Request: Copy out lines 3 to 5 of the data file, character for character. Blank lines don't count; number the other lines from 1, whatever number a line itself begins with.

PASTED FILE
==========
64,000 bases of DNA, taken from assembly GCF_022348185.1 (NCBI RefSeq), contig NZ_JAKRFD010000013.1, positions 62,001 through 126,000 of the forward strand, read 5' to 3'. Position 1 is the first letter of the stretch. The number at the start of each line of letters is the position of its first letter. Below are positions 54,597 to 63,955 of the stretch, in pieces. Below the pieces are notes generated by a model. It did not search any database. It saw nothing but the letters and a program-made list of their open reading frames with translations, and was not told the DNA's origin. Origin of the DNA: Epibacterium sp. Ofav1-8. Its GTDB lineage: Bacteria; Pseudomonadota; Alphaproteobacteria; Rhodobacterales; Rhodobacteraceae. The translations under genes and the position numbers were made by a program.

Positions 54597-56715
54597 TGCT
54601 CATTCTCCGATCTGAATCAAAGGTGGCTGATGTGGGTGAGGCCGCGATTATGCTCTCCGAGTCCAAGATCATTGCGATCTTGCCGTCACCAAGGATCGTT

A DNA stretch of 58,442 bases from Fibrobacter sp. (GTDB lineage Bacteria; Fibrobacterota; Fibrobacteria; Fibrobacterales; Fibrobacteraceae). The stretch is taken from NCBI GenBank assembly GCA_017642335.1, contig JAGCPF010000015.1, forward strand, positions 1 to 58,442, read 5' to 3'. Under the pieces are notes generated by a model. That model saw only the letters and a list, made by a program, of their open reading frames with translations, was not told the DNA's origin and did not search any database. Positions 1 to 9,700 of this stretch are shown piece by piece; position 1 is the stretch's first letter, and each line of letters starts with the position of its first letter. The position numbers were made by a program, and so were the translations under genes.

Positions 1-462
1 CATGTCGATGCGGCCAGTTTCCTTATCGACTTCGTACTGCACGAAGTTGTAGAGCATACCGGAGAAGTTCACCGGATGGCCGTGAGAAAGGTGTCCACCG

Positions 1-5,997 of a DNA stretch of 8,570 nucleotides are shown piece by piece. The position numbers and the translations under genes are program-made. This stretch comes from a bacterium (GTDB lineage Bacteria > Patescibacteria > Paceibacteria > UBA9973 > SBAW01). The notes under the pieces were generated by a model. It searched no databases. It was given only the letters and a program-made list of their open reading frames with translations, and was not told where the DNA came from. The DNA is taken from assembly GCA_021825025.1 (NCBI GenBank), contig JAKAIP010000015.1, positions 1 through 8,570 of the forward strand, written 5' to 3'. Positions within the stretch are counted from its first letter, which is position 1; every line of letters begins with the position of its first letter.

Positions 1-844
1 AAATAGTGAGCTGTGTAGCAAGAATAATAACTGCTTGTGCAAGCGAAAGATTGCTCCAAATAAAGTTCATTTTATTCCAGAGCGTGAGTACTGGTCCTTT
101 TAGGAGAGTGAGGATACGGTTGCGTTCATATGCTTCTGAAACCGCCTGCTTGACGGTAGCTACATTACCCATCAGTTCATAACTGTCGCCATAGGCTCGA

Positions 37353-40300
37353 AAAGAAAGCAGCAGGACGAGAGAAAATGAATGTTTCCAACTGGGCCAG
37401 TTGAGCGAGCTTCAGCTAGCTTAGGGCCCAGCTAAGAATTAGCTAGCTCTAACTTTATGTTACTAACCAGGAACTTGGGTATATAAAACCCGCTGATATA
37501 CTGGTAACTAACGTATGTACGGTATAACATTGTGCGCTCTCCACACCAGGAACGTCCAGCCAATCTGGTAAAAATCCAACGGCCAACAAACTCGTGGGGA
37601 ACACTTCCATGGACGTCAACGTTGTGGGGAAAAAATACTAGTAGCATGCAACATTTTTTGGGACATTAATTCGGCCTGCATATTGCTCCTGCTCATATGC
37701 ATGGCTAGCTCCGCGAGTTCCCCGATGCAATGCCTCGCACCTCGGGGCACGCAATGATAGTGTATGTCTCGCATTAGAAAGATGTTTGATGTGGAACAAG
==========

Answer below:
54597 TGCT
54601 CATTCTCCGATCTGAATCAAAGGTGGCTGATGTGGGTGAGGCCGCGATTATGCTCTCCGAGTCCAAGATCATTGCGATCTTGCCGTCACCAAGGATCGTT

A DNA stretch of 58,442 bases from Fibrobacter sp. (GTDB lineage Bacteria; Fibrobacterota; Fibrobacteria; Fibrobacterales; Fibrobacteraceae). The stretch is taken from NCBI GenBank assembly GCA_017642335.1, contig JAGCPF010000015.1, forward strand, positions 1 to 58,442, read 5' to 3'. Under the pieces are notes generated by a model. That model saw only the letters and a list, made by a program, of their open reading frames with translations, was not told the DNA's origin and did not search any database. Positions 1 to 9,700 of this stretch are shown piece by piece; position 1 is the stretch's first letter, and each line of letters starts with the position of its first letter. The position numbers were made by a program, and so were the translations under genes.